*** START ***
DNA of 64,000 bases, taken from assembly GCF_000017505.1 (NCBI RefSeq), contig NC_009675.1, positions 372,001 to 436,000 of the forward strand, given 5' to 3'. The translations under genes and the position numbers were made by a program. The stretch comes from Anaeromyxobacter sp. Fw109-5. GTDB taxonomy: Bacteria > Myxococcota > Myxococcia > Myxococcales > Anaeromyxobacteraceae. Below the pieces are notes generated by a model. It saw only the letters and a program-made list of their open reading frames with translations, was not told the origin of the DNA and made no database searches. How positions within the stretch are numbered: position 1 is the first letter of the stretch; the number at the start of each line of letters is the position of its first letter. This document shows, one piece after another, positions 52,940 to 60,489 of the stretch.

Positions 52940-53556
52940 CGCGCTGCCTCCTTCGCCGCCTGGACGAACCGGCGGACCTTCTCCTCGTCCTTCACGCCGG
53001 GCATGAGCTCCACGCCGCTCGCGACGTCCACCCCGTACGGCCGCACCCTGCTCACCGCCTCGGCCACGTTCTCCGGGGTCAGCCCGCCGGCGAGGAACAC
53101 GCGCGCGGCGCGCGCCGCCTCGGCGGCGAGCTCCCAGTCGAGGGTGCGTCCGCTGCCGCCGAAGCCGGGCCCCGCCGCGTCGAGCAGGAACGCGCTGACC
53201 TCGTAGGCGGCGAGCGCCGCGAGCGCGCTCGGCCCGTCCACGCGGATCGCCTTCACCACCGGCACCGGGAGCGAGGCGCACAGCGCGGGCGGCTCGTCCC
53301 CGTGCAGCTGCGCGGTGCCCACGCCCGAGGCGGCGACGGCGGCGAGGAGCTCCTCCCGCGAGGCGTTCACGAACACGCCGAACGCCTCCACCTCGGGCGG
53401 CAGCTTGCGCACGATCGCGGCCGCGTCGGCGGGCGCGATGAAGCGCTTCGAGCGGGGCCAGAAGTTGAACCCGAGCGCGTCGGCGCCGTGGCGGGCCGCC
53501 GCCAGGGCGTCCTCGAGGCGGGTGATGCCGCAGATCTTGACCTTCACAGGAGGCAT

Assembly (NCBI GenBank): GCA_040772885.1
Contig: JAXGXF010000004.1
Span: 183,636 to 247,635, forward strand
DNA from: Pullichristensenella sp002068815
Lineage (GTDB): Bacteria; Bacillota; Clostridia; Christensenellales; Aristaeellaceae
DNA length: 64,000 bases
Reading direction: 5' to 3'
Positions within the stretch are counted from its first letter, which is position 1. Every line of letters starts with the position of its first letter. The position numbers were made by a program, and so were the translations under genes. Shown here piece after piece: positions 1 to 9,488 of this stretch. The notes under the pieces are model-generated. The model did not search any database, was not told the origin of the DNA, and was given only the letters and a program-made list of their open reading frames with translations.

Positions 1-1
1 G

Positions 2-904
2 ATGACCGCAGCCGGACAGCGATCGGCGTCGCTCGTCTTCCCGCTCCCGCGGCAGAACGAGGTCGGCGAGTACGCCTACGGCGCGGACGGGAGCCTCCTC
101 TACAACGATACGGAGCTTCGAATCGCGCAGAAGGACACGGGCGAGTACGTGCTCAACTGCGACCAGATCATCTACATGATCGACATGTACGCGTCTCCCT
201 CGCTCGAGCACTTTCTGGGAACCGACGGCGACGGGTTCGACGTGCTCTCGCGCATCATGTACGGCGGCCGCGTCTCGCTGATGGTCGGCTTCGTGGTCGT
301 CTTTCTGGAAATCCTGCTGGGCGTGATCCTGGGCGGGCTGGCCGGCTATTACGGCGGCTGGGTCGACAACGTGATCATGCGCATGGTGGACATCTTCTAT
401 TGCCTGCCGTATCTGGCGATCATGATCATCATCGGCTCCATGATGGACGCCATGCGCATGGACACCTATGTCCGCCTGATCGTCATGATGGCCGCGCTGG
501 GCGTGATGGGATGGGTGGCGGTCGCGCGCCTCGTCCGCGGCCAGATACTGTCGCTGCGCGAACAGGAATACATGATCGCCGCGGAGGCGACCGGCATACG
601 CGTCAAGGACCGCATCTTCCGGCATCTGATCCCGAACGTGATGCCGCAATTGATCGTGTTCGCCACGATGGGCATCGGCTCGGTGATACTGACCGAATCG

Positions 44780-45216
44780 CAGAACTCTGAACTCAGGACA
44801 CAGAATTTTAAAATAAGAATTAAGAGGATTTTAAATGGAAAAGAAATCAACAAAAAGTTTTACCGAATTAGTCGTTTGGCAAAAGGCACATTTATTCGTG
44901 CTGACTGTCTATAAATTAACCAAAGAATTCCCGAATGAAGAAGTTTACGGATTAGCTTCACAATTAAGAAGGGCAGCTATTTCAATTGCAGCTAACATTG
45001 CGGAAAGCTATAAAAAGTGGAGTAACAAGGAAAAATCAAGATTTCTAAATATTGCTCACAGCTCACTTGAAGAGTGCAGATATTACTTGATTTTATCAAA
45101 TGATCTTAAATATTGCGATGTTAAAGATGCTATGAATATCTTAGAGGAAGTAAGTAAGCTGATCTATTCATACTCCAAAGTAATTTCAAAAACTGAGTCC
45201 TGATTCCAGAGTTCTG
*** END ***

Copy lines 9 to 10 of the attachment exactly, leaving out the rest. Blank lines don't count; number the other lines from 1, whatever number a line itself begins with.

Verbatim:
53501 GCCAGGGCGTCCTCGAGGCGGGTGATGCCGCAGATCTTGACCTTCACAGGAGGCAT

Assembly (NCBI GenBank): GCA_040772885.1